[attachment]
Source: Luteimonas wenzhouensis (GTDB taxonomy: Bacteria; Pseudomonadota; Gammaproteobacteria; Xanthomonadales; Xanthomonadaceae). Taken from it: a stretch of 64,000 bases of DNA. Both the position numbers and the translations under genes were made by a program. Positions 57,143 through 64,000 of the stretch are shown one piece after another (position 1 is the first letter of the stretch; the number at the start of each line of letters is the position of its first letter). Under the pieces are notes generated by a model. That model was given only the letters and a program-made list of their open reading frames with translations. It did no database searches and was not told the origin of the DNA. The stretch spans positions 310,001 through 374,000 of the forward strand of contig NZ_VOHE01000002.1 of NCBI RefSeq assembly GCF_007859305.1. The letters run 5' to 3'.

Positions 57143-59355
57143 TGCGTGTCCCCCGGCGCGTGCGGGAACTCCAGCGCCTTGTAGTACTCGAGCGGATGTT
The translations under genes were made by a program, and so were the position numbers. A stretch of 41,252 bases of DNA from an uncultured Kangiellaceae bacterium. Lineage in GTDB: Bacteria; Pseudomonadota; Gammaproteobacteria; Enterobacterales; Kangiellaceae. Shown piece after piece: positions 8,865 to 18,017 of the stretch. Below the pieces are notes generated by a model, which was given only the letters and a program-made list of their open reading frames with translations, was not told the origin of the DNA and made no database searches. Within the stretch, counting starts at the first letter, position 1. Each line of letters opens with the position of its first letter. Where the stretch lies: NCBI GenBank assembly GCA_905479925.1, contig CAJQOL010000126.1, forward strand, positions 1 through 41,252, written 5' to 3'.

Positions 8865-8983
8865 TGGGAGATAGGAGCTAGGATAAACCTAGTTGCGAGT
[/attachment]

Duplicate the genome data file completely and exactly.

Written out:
Source: Luteimonas wenzhouensis (GTDB taxonomy: Bacteria; Pseudomonadota; Gammaproteobacteria; Xanthomonadales; Xanthomonadaceae). Taken from it: a stretch of 64,000 bases of DNA. Both the position numbers and the translations under genes were made by a program. Positions 57,143 through 64,000 of the stretch are shown one piece after another (position 1 is the first letter of the stretch; the number at the start of each line of letters is the position of its first letter). Under the pieces are notes generated by a model. That model was given only the letters and a program-made list of their open reading frames with translations. It did no database searches and was not told the origin of the DNA. The stretch spans positions 310,001 through 374,000 of the forward strand of contig NZ_VOHE01000002.1 of NCBI RefSeq assembly GCF_007859305.1. The letters run 5' to 3'.

Positions 57143-59355
57143 TGCGTGTCCCCCGGCGCGTGCGGGAACTCCAGCGCCTTGTAGTACTCGAGCGGATGTT
The translations under genes were made by a program, and so were the position numbers. A stretch of 41,252 bases of DNA from an uncultured Kangiellaceae bacterium. Lineage in GTDB: Bacteria; Pseudomonadota; Gammaproteobacteria; Enterobacterales; Kangiellaceae. Shown piece after piece: positions 8,865 to 18,017 of the stretch. Below the pieces are notes generated by a model, which was given only the letters and a program-made list of their open reading frames with translations, was not told the origin of the DNA and made no database searches. Within the stretch, counting starts at the first letter, position 1. Each line of letters opens with the position of its first letter. Where the stretch lies: NCBI GenBank assembly GCA_905479925.1, contig CAJQOL010000126.1, forward strand, positions 1 through 41,252, written 5' to 3'.

Positions 8865-8983
8865 TGGGAGATAGGAGCTAGGATAAACCTAGTTGCGAGT